Florida Grand Jury Indicts 19 People on Charges of Selling Fraudulant Drugs Often Used by AIDS, Cancer Patients
A Florida grand jury yesterday indicted 19 people for allegedly selling counterfeit or diluted drugs often prescribed for people with cancer or HIV/AIDS, the AP/Tallahassee Democrat reports (Thomas, AP/Tallahassee Democrat, 7/22). Each person was charged with racketeering, conspiracy, organized fraud, grand theft and illegal drug sales. The charges carry potential prison sentences of five to 30 years each. According to the indictment, the group stole prescription drugs or purchased them "for pennies on the dollar" from patients, doctors and pharmacists. Lipitor, Celebrex, Procrit, Epogen, Neupogen and Gammagard were among the prescription drugs diluted or relabeled, according to the indictment. The drugs were often expired, relabeled to appear as if they were higher doses or improperly stored.
More Indictments May Follow
The group allegedly sold the drugs to wholesalers through "shell companies" located in Florida and at least six other states, according to investigators. Some of the wholesalers that purchased the drugs from the group allegedly knew of the origin of the drugs while others were unaware. Eventually, some wholesalers sold the counterfeit or diluted drugs to large national drugstore chains, the Orlando Sentinel reports. State officials said that as many as 100 other people in the wholesale pharmaceutical industry may be charged in the future (Kestin/LaMendola, Orlando Sentinel, 7/22). Dr. Margaret Fischl, director of the AIDS Clinical Research Unit at the University of Miami School of Medicine, said she and her colleagues plan to discuss the situation with patients in the coming days, adding that the diluted medications could drastically affect patients' health and possibly force unnecessary procedures or changes in their treatment regimens, according to the AP/Florida Times-Union. "To me ... you're playing with people's well-beings and their lives," Fischl said (Thomas, AP/Florida Times-Union, 7/23).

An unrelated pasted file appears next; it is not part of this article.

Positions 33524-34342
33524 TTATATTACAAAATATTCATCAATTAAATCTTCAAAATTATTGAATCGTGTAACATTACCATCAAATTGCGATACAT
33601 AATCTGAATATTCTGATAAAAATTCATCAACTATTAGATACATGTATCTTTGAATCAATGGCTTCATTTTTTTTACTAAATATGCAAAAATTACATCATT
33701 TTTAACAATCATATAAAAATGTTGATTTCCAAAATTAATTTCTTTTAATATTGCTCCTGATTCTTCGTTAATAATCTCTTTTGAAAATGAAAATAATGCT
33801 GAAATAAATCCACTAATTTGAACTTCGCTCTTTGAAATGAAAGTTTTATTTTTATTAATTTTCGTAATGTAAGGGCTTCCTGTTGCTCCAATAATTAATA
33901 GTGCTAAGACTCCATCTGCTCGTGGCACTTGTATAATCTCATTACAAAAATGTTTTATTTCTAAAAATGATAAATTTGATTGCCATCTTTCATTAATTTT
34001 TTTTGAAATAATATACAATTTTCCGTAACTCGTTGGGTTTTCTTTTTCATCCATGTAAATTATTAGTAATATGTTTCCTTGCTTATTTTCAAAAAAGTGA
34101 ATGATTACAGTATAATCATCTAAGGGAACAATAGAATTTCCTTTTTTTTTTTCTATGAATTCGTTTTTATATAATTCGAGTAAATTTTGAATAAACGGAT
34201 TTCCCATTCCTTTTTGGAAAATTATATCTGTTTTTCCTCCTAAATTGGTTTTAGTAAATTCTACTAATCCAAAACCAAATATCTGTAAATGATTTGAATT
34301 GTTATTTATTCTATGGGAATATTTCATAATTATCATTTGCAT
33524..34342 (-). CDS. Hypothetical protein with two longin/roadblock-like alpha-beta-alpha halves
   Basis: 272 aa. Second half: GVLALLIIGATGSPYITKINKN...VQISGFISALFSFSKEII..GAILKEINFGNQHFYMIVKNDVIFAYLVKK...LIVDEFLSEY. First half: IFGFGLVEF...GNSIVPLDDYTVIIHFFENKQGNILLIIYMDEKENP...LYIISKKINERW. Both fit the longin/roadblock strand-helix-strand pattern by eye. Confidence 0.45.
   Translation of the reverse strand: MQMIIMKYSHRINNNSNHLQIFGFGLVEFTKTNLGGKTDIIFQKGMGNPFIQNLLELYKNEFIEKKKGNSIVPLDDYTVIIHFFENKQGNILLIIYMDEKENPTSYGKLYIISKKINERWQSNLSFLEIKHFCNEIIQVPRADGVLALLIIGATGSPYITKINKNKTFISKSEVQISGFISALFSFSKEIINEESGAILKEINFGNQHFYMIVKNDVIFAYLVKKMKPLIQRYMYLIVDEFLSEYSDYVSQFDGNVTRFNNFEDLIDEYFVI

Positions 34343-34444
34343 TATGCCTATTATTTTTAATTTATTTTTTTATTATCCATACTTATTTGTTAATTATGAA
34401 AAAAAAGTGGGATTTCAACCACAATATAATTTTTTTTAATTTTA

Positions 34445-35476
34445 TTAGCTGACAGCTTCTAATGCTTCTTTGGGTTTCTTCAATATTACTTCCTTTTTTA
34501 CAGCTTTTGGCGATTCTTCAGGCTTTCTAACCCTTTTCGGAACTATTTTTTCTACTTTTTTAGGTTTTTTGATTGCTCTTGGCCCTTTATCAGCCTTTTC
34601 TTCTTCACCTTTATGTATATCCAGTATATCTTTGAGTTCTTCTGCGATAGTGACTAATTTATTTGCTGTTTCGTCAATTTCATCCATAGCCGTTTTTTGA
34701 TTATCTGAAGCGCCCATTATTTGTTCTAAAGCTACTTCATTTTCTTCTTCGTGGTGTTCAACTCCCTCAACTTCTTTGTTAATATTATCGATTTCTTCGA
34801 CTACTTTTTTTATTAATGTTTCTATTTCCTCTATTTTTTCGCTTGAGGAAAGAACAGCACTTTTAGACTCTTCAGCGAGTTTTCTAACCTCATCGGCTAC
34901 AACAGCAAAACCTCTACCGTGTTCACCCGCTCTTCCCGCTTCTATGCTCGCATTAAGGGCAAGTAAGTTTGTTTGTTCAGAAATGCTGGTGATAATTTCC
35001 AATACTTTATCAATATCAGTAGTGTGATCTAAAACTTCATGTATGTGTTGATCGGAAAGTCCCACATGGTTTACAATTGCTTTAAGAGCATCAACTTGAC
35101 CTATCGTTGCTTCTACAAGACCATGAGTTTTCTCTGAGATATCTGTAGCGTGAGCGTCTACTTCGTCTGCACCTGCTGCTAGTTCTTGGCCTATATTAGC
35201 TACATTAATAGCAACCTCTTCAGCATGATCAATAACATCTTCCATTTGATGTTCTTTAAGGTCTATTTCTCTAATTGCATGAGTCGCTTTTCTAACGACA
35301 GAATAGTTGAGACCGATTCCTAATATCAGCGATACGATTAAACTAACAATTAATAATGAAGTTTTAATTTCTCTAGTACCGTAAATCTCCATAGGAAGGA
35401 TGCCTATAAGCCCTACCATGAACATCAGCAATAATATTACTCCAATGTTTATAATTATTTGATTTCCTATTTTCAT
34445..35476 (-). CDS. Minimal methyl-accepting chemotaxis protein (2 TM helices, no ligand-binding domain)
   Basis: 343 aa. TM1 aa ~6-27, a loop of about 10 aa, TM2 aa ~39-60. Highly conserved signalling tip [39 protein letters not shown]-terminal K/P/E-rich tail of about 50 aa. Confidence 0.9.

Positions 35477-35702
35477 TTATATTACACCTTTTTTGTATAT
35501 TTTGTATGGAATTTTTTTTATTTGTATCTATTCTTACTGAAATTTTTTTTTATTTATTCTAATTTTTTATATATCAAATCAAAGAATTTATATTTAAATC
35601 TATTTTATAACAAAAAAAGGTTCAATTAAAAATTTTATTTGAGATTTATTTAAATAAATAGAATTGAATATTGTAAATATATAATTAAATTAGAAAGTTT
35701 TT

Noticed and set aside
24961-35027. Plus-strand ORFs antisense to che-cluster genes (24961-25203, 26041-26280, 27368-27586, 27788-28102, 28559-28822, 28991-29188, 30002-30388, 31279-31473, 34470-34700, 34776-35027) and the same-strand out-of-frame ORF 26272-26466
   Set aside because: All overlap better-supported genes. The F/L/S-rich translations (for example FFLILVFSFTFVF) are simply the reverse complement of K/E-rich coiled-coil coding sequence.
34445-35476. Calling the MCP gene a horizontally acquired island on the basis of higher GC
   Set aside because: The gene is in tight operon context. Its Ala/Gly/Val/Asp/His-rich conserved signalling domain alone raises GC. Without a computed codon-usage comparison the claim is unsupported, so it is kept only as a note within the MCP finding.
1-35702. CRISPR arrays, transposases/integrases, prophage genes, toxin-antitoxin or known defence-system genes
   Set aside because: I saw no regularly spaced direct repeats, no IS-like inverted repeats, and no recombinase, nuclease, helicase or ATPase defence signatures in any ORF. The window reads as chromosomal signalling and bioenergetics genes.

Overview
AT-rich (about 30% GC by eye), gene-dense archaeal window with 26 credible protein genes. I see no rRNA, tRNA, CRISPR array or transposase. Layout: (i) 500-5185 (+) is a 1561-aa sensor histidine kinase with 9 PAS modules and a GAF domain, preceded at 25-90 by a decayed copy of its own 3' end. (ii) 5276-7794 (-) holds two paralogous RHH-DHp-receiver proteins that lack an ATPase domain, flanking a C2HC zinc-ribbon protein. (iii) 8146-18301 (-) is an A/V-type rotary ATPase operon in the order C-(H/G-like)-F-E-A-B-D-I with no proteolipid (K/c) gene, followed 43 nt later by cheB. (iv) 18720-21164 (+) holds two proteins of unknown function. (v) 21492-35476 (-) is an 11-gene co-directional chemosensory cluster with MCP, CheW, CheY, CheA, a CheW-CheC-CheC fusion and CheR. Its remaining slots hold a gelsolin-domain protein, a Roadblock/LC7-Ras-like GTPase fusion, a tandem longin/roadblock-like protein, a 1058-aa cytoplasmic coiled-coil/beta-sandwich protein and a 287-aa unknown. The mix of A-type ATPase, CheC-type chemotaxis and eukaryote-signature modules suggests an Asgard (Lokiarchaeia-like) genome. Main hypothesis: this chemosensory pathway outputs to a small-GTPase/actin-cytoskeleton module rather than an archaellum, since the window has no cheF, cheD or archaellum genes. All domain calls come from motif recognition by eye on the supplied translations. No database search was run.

NPR's "All Things Considered" yesterday reported on the indictment. The segment includes comments from Florida Attorney General Charlie Crist and Michael Mann, chief investigator for the Miami office of the Florida Department of Law Enforcement (Davis, "All Things Considered," NPR, 7/22). The full segment is available online in RealPlayer.